After leaving the Canal Visitor Center, I chose Boston Store as my next destination in Cuyahoga Valley National Park. Since I was visiting the park late in the day, it made sense to hit the places that would be closing soon. And, Boston Store wasn’t far from another spot I planned to visit — the park’s famous Brandywine Falls.
Boston Store is about halfway through the park from the Canal Visitor Center. It’s in the “town” of Boston, which early planners suspected would boom into one of Ohio’s biggest cities. Clearly, things didn’t work out as they had planned. All that you will find in Boston, Ohio now is a handful of buildings, including the aforementioned store…
… and the historic Pure Gasoline station next-door. It doesn’t sell gas anymore, but you can still pump up your bicycle tires at its air pump.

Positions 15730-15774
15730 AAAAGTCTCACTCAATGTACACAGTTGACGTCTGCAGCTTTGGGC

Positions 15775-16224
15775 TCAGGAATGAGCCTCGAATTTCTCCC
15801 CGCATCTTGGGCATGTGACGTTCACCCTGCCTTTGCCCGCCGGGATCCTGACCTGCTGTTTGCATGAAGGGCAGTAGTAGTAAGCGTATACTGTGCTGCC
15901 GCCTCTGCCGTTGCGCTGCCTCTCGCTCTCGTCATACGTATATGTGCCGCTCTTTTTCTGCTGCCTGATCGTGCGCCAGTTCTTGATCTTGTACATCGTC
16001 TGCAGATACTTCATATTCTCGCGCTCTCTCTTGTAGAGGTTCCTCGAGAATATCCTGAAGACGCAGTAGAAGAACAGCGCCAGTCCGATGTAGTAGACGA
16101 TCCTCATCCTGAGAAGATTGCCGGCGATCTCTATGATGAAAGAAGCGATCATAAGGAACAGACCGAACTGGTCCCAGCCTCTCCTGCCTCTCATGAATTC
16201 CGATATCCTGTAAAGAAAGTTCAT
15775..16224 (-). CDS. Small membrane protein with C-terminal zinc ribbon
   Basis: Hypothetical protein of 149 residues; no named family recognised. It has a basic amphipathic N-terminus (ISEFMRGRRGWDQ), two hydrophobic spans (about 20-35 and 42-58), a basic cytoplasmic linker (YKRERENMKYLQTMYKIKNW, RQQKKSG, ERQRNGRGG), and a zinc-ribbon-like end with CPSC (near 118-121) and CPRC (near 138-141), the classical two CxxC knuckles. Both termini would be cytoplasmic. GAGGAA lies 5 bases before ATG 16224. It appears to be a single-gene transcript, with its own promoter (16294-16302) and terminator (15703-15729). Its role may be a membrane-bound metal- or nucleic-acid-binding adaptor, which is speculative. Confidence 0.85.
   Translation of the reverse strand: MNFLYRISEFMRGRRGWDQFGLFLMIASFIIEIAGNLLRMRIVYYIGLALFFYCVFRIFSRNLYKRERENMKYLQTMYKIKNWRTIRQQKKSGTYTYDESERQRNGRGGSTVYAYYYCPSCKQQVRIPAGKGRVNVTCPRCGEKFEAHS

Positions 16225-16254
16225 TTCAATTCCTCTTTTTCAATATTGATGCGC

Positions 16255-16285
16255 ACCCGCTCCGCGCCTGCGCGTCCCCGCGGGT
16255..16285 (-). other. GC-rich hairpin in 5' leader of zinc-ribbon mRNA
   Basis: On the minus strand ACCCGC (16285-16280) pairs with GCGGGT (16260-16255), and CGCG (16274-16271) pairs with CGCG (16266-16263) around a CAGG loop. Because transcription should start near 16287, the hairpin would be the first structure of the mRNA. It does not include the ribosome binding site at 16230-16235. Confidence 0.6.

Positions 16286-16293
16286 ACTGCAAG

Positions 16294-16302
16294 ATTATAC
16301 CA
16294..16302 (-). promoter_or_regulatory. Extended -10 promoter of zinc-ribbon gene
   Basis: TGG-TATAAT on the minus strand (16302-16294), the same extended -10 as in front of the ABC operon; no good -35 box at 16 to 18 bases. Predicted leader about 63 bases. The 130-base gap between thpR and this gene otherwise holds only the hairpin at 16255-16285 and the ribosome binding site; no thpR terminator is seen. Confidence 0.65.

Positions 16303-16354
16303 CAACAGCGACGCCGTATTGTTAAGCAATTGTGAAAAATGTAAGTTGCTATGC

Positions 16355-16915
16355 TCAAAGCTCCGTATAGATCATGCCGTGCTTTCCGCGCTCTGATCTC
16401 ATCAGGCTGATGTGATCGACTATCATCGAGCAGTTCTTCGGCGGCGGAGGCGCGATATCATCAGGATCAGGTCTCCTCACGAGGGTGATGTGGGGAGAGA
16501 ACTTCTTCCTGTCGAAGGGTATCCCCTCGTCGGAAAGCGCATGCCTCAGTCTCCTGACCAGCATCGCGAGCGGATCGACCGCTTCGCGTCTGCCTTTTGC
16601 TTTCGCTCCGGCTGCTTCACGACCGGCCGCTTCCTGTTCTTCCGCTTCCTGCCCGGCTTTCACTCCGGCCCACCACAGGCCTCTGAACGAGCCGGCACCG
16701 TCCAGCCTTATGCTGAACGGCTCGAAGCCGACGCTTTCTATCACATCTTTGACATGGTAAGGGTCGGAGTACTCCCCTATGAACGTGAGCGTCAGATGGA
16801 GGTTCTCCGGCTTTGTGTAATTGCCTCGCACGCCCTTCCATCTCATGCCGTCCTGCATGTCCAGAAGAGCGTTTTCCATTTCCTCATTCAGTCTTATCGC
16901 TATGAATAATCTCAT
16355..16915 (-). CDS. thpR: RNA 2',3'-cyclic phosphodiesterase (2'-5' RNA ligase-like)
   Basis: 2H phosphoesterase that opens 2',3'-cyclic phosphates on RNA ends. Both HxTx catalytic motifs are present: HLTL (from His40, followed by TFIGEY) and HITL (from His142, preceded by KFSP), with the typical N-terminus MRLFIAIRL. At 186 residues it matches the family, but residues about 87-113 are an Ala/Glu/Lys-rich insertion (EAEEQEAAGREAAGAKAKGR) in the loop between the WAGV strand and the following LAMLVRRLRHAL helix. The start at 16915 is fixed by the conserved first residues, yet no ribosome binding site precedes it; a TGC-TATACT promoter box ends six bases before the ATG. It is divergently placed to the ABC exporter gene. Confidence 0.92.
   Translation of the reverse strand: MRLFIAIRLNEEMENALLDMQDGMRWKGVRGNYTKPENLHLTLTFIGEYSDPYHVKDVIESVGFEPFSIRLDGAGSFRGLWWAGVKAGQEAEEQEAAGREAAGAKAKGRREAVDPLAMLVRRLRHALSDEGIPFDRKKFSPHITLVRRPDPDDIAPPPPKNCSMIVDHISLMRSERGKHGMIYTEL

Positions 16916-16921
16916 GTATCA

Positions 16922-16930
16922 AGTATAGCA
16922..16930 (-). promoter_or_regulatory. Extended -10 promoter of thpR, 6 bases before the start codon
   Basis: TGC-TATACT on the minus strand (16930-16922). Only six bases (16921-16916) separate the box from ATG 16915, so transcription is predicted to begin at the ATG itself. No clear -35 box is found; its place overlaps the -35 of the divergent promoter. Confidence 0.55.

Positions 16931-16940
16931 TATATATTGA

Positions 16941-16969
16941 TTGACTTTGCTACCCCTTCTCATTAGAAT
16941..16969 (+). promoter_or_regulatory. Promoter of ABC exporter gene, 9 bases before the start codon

Boston Store was built around 1936. The word “store” meant “place to store stuff”, not “place to shop for stuff”. Its second floor was divided into boarding rooms for workers, many of which were involved in the shipbuilding trade. Now that the park service has taken over Boston Store, its first floor is used as a museum dedicated to the area’s shipbuilding industry (which, of course, ended when the canal stopped carrying cargo).
The museum was worth a 10-minute break. The second floor was being remodeled during my 2011 visit, so there might be more of interest by the time you arrive.
Across the street, there’s a nice little store with friendly people, selling snacks and souvenirs.
Back at the parking area, you’ll get a good look at the Cuyahoga River (once so polluted, it famously caught on fire, downstream a few miles in Cleveland). Those two big, modern bridges are a reminder that Boston isn’t as far away from civilization as it feels. Interstate 271 crosses the valley here, and just a few hundred yards away, so does the Ohio Turnpike, I-80.